WSJ: “Mr. Obama Could Tax Every Billionaire In America At A 100% Rate And Still Wouldn’t Make A Dent In The Federal Deficit.” (Editorial, “The Buffett Alternative Tax,” The Wall Street Journal, 9/20/2011)

Bloomberg: The Buffett Rule Is “Easier Said Than Done”

Bloomberg: Obama’s Hypothetical Teacher “Illustrated The Difficulty Of Applying The Buffett Principle In Practice.” “The example that Obama gave during his speech illustrated the difficulty of applying the Buffett principle in practice. He said that a teacher earning $50,000 shouldn’t pay a higher tax rate than an investor making $50 million. Obama’s example isn’t as straightforward as it appears. Under current law, that teacher would have a maximum taxable income of $40,500, after subtracting the standard deduction and personal exemption. The teacher’s federal income tax would be $6,250, or 12.5 percent of the $50,000 income.” (Richard Rubin, “’Buffett Rule’ For Millionaire Tax Seen As Easier Said Than Done,” Bloomberg, 9/20/11)

  • Bloomberg: The Teacher’s Tax Rate Is Lowered By A Range Of Deductions That Middle Income Taxpayers Are Eligible To Take. “The middle-income tax rate would be lower if the teacher took advantage of the specific breaks available to middle-income taxpayers: those for retirement savings contributions and health-care flexible spending arrangements, and deductions for student loan interest and out-of-pocket expenses of educators.” (Richard Rubin, “’Buffett Rule’ For Millionaire Tax Seen As Easier Said Than Done,” Bloomberg, 9/20/11)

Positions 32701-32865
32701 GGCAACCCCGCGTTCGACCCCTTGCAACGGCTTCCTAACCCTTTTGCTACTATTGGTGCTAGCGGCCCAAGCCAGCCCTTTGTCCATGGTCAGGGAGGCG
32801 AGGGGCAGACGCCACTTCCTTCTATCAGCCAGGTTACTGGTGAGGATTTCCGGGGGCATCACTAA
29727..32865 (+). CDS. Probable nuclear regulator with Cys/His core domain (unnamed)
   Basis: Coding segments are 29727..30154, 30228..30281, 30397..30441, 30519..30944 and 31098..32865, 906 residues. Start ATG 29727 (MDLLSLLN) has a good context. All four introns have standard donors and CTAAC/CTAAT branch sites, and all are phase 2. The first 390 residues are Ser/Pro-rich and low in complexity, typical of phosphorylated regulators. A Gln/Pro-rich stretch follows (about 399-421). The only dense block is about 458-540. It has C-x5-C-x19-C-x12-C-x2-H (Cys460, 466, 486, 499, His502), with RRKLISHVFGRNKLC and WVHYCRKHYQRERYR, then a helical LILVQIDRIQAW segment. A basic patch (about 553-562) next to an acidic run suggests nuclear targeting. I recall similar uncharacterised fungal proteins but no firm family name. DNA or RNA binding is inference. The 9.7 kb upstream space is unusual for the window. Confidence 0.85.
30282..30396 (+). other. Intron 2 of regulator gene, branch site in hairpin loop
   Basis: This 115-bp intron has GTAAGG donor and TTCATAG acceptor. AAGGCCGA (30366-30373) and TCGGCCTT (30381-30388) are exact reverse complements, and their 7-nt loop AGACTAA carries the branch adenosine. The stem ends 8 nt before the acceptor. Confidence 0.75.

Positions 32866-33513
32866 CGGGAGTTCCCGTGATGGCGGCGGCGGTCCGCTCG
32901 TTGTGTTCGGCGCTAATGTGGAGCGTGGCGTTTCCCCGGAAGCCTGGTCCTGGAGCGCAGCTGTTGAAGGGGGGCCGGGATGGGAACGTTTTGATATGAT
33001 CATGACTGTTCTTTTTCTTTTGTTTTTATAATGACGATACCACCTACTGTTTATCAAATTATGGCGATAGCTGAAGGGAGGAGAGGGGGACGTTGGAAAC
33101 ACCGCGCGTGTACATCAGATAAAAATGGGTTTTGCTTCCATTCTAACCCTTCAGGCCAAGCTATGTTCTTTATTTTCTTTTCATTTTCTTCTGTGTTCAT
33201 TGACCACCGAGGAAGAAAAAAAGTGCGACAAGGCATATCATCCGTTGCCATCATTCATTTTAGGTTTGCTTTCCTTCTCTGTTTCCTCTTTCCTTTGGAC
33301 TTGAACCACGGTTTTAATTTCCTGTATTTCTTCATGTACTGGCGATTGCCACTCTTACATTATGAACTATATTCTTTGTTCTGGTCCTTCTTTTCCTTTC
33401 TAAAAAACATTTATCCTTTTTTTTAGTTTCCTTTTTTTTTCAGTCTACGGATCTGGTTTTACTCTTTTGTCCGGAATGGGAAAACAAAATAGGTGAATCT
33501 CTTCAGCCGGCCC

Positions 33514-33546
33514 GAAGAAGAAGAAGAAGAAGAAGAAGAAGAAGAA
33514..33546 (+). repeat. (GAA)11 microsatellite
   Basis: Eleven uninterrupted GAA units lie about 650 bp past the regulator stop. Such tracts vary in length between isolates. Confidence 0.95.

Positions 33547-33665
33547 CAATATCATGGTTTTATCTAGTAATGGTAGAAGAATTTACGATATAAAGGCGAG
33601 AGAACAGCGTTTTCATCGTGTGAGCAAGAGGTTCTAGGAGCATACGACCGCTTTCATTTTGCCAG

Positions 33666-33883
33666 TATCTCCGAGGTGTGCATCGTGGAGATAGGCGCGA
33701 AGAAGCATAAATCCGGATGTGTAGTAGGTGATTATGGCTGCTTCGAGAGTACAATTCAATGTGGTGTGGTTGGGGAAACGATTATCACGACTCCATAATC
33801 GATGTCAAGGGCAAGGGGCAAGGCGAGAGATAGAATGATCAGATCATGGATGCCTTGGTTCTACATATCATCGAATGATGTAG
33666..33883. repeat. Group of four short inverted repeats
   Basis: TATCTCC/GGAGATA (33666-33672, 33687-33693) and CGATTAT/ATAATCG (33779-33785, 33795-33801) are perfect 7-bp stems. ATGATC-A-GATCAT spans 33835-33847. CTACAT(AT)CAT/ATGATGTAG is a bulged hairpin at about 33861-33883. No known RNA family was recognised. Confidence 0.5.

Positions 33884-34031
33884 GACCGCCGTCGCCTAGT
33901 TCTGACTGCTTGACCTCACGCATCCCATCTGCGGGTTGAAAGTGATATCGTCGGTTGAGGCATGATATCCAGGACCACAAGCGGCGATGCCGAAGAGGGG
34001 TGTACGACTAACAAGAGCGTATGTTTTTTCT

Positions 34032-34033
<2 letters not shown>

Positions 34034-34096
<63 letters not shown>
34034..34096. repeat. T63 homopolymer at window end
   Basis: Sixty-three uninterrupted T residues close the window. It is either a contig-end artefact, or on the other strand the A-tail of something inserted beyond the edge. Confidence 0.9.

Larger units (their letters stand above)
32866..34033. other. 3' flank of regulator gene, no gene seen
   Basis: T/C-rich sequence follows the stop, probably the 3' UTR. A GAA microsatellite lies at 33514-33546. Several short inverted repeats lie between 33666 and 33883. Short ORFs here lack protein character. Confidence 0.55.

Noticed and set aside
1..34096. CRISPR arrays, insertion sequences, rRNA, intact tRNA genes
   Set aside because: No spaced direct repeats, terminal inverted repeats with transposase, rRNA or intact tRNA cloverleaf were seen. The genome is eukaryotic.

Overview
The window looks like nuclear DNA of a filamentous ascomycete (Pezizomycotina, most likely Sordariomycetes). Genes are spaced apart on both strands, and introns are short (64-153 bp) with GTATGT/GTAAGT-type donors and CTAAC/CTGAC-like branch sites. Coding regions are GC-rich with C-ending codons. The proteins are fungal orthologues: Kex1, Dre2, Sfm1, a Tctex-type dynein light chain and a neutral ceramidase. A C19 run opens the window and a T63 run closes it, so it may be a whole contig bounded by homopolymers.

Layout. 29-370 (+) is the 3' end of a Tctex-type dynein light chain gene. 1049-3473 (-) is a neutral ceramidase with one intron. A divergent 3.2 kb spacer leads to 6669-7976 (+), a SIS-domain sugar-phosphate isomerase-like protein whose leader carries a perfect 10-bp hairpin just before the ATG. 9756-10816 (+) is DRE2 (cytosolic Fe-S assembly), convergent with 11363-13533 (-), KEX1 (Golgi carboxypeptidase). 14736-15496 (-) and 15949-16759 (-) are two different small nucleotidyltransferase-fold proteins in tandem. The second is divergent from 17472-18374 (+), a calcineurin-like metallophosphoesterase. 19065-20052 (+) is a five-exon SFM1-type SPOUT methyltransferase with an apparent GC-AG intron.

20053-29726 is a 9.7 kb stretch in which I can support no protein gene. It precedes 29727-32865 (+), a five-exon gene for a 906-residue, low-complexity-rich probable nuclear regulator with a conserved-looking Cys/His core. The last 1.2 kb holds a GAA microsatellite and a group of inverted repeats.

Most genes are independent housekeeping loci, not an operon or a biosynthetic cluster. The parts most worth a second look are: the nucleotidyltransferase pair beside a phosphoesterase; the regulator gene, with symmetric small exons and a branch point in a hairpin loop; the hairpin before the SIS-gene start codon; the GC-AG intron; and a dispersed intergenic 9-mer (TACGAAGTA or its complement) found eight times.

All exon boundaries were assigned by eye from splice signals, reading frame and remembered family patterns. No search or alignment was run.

• Bloomberg: It’s Possible That The Hypothetical Teacher Could Pay No Income Taxes At All.  “A married couple with two children can earn as much as $45,776 without paying income taxes this year, according to the Tax Policy Center, a nonpartisan Washington research group.” (Richard Rubin, “’Buffett Rule’ For Millionaire Tax Seen As Easier Said Than Done,” Bloomberg, 9/20/11)